Wednesday, July 17, 2024
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Losing our Marbles


THE recent decision to return artefacts to Africa inevitably reminds us of the seemingly perpetual debate regarding the sculptures known as the Elgin Marbles in the British Museum. In 2014, Peter Hitchens wrote in his Mail on Sunday column: ‘We rescued them from the Ottomans. We’ve guarded them well. But now their home is safe again, and we have had them for long enough.’ 

Would it really be a case of giving them ‘back’? Back to whom? Geographically speaking, undoubtedly they would be ‘returning’, since the intention is to house them in a museum in Athens near the Parthenon. But in what other sense would this be a return? The civilisation which produced these masterpieces is long gone. Given the long and complex histories across the whole of the Balkans, who can say that the modern political entity currently referred to as Greece (actually Hellenic Republic) is the unarguable cultural descendant of those ancient city states? 

Civilisations which disintegrate and disappear do not return. All that does remain is the evidence of their scholarship and the objects they created, and in this the achievements of the various ancient Greek city-states were nurtured and kept alive by the academic devotion of scholars in Northern Europe. Without that devotion over many centuries, much would have been lost for ever and much would never have been discovered. Because of this, it could be argued that the connection between ancient Athenian society and modern Greece is more a matter of a geographical coincidence than one of cultural continuity, since ancient Greek culture and the people who created it were subsequently dispersed widely over Eastern Europe and Asia Minor.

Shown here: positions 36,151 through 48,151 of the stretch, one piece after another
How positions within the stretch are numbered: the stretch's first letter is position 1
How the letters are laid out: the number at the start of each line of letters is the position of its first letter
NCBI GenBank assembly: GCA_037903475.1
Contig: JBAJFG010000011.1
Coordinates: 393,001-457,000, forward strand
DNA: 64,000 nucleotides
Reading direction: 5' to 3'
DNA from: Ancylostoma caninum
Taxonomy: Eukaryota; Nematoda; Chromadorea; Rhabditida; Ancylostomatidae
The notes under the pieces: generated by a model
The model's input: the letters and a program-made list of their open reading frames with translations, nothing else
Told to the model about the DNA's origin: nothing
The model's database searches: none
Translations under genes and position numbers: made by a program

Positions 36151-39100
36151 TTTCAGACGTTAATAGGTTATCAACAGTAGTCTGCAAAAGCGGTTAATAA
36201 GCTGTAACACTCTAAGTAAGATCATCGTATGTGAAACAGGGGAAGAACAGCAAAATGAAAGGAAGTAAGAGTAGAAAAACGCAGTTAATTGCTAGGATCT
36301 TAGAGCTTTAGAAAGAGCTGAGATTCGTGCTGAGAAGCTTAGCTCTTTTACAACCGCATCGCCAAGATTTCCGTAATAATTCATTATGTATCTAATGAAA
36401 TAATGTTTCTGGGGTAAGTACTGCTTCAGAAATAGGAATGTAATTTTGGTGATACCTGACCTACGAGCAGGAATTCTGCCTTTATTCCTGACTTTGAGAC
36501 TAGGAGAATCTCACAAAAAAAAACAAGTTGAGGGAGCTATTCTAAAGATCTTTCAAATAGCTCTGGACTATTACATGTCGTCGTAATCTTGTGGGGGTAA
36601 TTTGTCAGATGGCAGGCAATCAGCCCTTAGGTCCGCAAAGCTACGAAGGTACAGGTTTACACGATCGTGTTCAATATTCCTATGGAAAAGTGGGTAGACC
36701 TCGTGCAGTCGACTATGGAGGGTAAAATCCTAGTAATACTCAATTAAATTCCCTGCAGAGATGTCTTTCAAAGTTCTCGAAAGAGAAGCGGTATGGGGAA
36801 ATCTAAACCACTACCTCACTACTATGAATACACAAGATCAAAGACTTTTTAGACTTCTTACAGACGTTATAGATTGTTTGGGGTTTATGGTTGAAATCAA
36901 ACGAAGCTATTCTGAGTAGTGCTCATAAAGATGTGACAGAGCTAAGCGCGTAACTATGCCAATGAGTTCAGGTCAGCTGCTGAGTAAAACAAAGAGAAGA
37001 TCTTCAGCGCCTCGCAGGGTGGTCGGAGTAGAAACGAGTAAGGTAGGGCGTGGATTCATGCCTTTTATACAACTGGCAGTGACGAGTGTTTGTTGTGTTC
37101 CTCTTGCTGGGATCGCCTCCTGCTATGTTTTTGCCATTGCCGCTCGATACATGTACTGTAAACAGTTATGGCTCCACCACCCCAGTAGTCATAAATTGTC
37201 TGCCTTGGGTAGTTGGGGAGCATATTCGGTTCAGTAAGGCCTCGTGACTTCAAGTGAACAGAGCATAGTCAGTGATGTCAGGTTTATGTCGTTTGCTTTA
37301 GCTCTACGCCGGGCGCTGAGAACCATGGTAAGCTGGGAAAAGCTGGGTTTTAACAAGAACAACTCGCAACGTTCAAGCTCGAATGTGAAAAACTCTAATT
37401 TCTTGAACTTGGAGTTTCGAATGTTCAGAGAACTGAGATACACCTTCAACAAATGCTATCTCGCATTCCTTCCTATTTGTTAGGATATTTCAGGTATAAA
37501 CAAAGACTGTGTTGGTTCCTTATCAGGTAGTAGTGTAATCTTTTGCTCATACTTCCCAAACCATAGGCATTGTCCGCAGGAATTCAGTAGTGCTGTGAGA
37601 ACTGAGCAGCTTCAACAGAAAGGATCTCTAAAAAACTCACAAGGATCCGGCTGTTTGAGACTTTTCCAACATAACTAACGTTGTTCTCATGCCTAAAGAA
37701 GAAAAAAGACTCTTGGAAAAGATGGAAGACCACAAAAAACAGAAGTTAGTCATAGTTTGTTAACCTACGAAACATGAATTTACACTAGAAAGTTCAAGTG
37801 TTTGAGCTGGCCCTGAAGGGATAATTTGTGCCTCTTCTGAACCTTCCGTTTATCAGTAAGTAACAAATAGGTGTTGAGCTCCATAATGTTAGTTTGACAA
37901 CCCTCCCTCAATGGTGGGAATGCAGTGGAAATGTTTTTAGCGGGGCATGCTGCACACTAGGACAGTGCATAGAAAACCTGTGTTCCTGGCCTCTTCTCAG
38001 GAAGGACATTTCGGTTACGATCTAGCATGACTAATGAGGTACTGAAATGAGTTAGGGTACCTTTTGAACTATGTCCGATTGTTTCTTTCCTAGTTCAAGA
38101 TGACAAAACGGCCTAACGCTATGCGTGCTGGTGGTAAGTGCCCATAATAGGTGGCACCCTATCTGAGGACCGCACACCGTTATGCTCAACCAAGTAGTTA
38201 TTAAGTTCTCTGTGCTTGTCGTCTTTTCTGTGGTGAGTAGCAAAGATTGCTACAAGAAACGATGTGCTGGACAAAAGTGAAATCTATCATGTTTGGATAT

The present Hellenic Republic is a relatively recent creation and it is surely, at the very least, debatable whether it has an unarguable right to claim sole entitlement to objects which were created by a long-disappeared civilisation. Lost through successive conquests over a thousand years, and in the case of the Parthenon marbles rescued by an Englishman from destruction by a hostile Islamic culture which not only failed to recognise their value, but worse, condemned them as sacrilegious.

What is certain is had they remained in place on what was left of the ruined Parthenon in 1806, they would barely exist today. Certainly they would be in nothing like the condition they enjoy as a result of having been rescued and kept safe in the British Museum. And not just because of the danger of further vandalism by the occupying Ottoman army. 

I visited the Acropolis in 1962 on a school trip, and a relatively recent TV documentary on the work being done to restore the Parthenon contained one chilling observation. Owing to the high levels of sulphur dioxide in the air of Athens, the whole of the Acropolis has been eroded more in the years since I saw it than in the entire preceding 2,000-year period of its existence. Being removed from a derelict Ottoman army ammunition dump was the Elgin Marbles’ lucky day.

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Brian Meredith
Brian Meredith
Brian Meredith is a retired graphic designer who grew up in the Midlands but has lived in Devon for over forty years. A semi-professional musician since his early teenage years, these days his main interests are writing and recording his compositions in a modest home studio.

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